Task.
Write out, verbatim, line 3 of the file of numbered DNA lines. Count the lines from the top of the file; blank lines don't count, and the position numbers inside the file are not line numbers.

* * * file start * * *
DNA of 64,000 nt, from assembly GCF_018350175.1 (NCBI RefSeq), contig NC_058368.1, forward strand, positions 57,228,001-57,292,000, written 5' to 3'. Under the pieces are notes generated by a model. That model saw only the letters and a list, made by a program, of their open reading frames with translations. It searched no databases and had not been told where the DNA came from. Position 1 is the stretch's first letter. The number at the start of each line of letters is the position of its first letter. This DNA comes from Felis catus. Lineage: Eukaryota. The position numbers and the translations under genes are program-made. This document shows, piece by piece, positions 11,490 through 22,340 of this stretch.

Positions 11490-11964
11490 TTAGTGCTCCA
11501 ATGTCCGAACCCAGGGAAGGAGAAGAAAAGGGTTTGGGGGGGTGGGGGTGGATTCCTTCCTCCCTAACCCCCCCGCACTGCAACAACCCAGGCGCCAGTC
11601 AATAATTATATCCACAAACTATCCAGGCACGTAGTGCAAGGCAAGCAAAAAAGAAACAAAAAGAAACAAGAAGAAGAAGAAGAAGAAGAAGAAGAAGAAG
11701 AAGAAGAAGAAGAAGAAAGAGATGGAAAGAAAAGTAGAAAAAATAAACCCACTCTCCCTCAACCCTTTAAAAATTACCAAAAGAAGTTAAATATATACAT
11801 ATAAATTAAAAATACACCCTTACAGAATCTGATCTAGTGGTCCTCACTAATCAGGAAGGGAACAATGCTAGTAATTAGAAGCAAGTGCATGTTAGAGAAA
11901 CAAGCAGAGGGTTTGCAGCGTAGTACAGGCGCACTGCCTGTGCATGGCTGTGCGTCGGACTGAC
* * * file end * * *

11490 TTAGTGCTCCA